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Alertness, mood and performance rhythm disturbances associated with circadian sleep disorders in the blind

Lockley, S.W., Dijk, D.-J., Kosti, O., Skene, D.J. and Arendt, J. (2008) Alertness, mood and performance rhythm disturbances associated with circadian sleep disorders in the blind Journal of Sleep Research, 17 (2). pp. 207-216.

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Abstract

Blind people report disturbances in alertness, mood and performance. In laboratory studies, these waking functions can only be maintained when the wake-dependent deterioration is opposed by appropriately-timed endogenous circadian rhythms. We aimed to quantify whether variations in waking function experienced by blind people living in society were dependent on the phase relationship between the sleep-wake cycle and the circadian pacemaker. The time course of alertness, mood and performance was assessed in 52 blind subjects with and without circadian rhythm disorders every 2 h for 2 days per week for 4 weeks. Sleep-wake timing and circadian phase were assessed from diaries and weekly measurements of urinary 6-sulphatoxymelatonin rhythms, respectively. In those subjects who woke at either a normal circadian phase (n = 26) or abnormally early (n = 5), alertness, mood and performance deteriorated significantly with increased time awake (P < 0.05). In 17 non-entrained ('free-running') subjects, waking function varied significantly with circadian phase such that subjects rated themselves most sleepy (P = 0.03) and most miserable (P = 0.02) when they were awake during the time of peak melatonin production. The internal phase relationship between sleep-wake behaviour and the circadian melatonin rhythm in entrained subjects contributed to predictable differences in the daily profile of alertness, mood and performance. Disruption of this phase relationship in non-entrained blind individuals with circadian rhythm sleep disorders resulted in impaired waking function during the day equivalent to that usually only experienced when awake during the night. Treatment for circadian rhythm disorders should be targeted in normalizing these phase relationships. © 2008 European Sleep Research Society.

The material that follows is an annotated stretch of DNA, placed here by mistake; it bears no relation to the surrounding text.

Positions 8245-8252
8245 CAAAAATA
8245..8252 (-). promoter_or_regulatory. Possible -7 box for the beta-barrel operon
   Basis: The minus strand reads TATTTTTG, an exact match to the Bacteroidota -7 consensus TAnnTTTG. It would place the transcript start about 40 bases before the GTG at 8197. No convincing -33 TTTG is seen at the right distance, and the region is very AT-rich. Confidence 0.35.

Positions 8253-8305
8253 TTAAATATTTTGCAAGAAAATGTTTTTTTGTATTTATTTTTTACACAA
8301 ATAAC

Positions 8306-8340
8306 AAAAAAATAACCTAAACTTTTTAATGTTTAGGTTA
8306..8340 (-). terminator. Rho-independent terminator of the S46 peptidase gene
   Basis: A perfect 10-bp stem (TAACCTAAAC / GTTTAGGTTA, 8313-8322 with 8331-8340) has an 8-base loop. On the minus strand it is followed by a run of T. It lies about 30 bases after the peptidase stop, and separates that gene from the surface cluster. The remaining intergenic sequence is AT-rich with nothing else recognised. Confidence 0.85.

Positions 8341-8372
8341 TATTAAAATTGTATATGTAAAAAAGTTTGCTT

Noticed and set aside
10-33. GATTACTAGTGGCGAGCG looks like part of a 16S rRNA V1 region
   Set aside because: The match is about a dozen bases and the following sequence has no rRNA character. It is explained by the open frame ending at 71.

Item Type: Article
Authors :
NameEmailORCID
Lockley, S.W.s.lockley@surrey.ac.uk
Dijk, D.-J.
Kosti, O.
Skene, D.J.
Arendt, J.
Date : 2008
DOI : 10.1111/j.1365-2869.2008.00656.x
Uncontrolled Keywords : Alertness, Blindness, Circadian, Mood, Performance, Sleep, 6 hydroxymelatonin o sulfate, adult, aged, alertness, article, blindness, circadian rhythm, controlled study, female, human, major clinical study, male, mood disorder, priority journal, sleep disorder, sleep waking cycle, urinalysis, Adult, Affect, Aged, Arousal, Attention, Blindness, Choice Behavior, Circadian Rhythm, Female, Humans, Male, Melatonin, Middle Aged, Neuropsychological Tests, Psychomotor Performance, Reaction Time, Serial Learning, Sleep Disorders, Circadian Rhythm, Wakefulness
Depositing User : Clive Harris
Date Deposited : 17 Jun 2020 01:51
Last Modified : 17 Jun 2020 01:51
URI: http://epubs.surrey.ac.uk/id/eprint/857933

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